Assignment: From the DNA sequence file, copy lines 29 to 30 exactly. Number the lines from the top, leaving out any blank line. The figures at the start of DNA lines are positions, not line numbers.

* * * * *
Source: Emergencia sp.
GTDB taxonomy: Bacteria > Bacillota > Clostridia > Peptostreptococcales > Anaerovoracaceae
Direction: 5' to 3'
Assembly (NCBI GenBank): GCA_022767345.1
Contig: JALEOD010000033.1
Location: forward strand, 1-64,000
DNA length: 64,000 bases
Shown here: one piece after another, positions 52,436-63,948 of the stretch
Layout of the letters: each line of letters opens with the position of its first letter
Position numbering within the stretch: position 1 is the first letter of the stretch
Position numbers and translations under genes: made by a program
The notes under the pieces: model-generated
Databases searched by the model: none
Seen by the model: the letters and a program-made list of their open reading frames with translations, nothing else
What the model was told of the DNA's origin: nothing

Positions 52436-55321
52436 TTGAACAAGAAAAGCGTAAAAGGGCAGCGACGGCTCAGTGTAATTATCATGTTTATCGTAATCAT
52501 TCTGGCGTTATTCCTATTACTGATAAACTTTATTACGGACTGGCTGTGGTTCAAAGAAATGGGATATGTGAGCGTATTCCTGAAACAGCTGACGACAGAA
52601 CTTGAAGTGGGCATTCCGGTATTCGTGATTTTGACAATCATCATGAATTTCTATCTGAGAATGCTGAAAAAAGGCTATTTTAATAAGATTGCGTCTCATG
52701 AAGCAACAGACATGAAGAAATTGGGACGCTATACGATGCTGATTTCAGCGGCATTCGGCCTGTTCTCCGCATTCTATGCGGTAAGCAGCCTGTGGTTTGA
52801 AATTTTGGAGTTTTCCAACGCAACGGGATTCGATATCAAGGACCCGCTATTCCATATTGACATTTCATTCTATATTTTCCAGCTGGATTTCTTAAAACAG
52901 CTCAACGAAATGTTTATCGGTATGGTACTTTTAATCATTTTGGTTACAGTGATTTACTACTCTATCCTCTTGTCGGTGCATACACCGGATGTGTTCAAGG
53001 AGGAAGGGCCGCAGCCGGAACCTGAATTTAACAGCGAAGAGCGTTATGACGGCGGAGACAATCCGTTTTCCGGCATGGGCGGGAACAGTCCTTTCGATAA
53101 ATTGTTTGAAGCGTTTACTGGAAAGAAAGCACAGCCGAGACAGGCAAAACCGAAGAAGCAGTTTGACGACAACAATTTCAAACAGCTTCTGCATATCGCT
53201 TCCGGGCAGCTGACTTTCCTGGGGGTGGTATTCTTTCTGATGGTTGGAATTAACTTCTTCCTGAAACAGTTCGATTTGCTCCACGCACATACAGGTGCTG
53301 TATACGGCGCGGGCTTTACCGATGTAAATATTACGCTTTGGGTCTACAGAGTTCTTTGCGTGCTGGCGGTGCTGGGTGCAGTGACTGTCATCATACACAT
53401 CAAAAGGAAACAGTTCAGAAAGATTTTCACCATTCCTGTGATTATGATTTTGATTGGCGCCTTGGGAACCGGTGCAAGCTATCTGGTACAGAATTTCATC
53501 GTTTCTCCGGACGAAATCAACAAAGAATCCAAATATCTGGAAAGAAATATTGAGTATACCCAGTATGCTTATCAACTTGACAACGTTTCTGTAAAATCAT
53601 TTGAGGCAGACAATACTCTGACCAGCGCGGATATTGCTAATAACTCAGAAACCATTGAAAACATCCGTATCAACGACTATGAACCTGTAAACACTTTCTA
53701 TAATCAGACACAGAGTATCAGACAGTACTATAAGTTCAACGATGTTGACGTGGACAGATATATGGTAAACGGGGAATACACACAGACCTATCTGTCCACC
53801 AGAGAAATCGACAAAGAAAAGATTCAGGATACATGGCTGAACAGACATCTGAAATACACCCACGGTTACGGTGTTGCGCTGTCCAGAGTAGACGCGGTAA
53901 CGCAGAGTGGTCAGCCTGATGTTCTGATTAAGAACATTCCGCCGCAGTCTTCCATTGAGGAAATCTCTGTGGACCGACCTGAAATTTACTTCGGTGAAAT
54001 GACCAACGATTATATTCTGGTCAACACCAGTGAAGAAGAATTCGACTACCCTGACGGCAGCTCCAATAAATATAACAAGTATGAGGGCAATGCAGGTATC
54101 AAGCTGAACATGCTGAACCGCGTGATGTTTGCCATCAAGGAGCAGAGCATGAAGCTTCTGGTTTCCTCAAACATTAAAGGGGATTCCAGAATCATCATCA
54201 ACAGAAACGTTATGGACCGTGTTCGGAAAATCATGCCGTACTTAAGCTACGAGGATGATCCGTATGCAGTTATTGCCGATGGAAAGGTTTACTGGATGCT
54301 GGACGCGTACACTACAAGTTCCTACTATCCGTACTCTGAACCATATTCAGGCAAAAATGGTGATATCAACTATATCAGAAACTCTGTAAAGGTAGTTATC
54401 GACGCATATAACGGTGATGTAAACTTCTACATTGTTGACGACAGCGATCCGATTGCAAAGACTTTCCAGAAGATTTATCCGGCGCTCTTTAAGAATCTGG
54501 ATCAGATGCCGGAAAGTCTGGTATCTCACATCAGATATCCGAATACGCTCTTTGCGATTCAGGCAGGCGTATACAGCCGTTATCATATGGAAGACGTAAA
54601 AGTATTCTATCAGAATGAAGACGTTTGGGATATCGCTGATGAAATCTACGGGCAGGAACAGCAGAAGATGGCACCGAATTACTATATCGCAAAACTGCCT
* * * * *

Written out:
53601 TTGAGGCAGACAATACTCTGACCAGCGCGGATATTGCTAATAACTCAGAAACCATTGAAAACATCCGTATCAACGACTATGAACCTGTAAACACTTTCTA
53701 TAATCAGACACAGAGTATCAGACAGTACTATAAGTTCAACGATGTTGACGTGGACAGATATATGGTAAACGGGGAATACACACAGACCTATCTGTCCACC